The Word you served up that day was strong and pure, not like the watered-down versions I had received in the past.  It had an immediate impact on men and, like the most addictive drugs, left me wanting more.  We started to attend fairly regularly on Sundays, but soon that was not enough to satisfy my growing need for more of this Word.  I started buying CD's of previous sermons so I could get my fix on the way to and from work each day.  I started to interact more with members of this faith family who were not only consuming the Word but also appeared to be living it as well.  This only fueled my desire for more.  Soon we were attending a small group on Sundays in addition to the service and were occasionally attending a Wednesday night Bible study.

You and this faith family seed all to happy to encourage and support my habit.  As I got deeper and deeper into this addiction, a side effect known as faith began to grow inside of me.  As my faith grew, I felt a greater need for fellowship with others suffering with this same faith.  All along I was gradually losing my grip on the realities of this world, which had been my foundation, and I came to Christ.

I cannot believe what the Word and this growing faith have done to my life over the past year.  I used to avoid church altogether.  Now we attend the worship services on Sundays and have joined a small group, which meets for three to five hours each week at a neighbor's house.  I attend a class on how to study the Bible.  I used to avoid Christians who professed their faith, and now I am becoming one.  I find myself seeking opportunities to share the Word and discuss my growing faith with others. 

I stopped saving for the flat screen TV, which is just as well since I don't have much time for TV anymore.  I have reduced my 401(k) contributions and stopped looking at the quarterly statements.  I have gone from trying to save as much money as I could to trying to find ways to give some of our savings away in addition to regular contributions to the church and various faith-based charities devoted to the poor and other ministries.  Strangely enough this brings me greater joy than I ever experienced with a quarterly 401(k) statement showing a profit.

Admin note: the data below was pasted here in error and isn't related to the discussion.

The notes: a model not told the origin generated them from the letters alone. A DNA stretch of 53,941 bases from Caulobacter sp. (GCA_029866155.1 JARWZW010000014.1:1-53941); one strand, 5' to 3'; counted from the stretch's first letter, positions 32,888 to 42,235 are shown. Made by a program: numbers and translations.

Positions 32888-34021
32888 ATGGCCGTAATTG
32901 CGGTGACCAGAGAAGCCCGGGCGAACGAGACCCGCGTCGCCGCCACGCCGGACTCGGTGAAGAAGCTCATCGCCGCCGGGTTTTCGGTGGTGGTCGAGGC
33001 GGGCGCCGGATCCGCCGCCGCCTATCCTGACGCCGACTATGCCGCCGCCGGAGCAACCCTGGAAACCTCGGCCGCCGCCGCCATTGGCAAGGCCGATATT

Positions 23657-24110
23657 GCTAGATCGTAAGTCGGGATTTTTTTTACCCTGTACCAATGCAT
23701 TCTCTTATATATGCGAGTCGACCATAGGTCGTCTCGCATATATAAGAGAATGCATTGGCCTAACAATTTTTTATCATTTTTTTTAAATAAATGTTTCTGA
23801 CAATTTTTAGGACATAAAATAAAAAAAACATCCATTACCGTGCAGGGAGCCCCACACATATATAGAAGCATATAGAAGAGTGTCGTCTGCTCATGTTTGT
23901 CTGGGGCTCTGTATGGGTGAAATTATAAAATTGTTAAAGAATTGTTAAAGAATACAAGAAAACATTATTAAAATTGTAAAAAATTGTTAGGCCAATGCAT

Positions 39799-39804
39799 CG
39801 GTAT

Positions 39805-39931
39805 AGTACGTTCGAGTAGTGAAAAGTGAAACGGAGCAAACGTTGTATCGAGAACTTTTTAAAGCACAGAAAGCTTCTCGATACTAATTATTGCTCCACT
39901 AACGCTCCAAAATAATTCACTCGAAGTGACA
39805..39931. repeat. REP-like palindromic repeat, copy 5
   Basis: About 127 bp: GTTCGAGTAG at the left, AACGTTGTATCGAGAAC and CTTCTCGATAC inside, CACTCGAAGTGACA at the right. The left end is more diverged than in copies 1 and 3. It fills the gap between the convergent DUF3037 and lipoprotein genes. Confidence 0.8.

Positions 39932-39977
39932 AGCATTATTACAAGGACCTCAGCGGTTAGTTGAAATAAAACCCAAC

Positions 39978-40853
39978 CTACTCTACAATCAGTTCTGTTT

What is wrong with me?  It's lunacy!!!  What have you done to me?

The worldly man I was a year ago would not recognize the man I am becoming.  I was a man believing in the realities of this world, living the American dream, saving up riches for a comfortable future, and looking for security in a strong bottom line.  Now I believe in, pray to, and seek after a relationship with a God I cannot see.  I have found salvation in Christ, whom I cannot see.  I long for eternity in an unseen future creation.  I now look for security in my faith.  All of this would have sounded like foolishness to the man I was a year ago.  However, the man I was a year ago and the worldly life I knew are being destroyed.  This has obviously had an impact on me, but it has also impacted my family, whom I pray with daily.

I wanted you and the faith family at Brook Hills to be aware of the role you have played in destroying my worldly life.  I also feel the need to warn you that if you persist in teaching and living out the Word as you are doing currently, then you will likely have a similar impact on the worldly lives of others like me.  I hope you realize that you may have to live with the knowledge of your actions and their effect on the lives of others for all of eternity.  I will be there in eternity to remind you of what you have done.

Your brother in Christ

Now that you have read the letter, how about those three questions presented earlier in the post?


  1. Great letter, very cleverly written! It screams " cometh by hearing, and hearing by the word of God." It is not the norm because the Gospel of Christ is so rarely preached in our churches. More often than not, we will hear a sermon on our financial healing is just around the corner, just "hold on"!

    Churches more preoccupied with church buildings than with building the church of Christ spiritually.

  2. 1. When Christ saves us, there IS a radical change! We do become "addicted" to Him...His church/His people (our brethren)...His Word...And we can't help but speak of the things we have both "seen and heard"...His Word is within us as a burning fire! :)

    This is a very creative letter, in my opinion.

    2. Strange - At first, I didn't know where the penman was going. A lost person who feels the same way the penman felt would surely read the letter through and God could use this testimony to point the sinner to the new life found in Christ...the life that is MORE EXCELLENT than what they are presently experiencing (which isn't "life" at all). I think this would make a GREAT tract.

    3. Why isn't it the norm? Good question. :(
    When the Lord cometh, will He find faith?

  3. Well said DP. It does seem that we are so concerned with worldly status symbols that we have lost sight of the things that are really of value in the Kingdom of God.

  4. Great to hear from you New Creature in Christ. I trust that Bro. Your idea about a tract is a great idea. I will have to look into getting permission to do that. Tell Bro. D and the family that we said hello.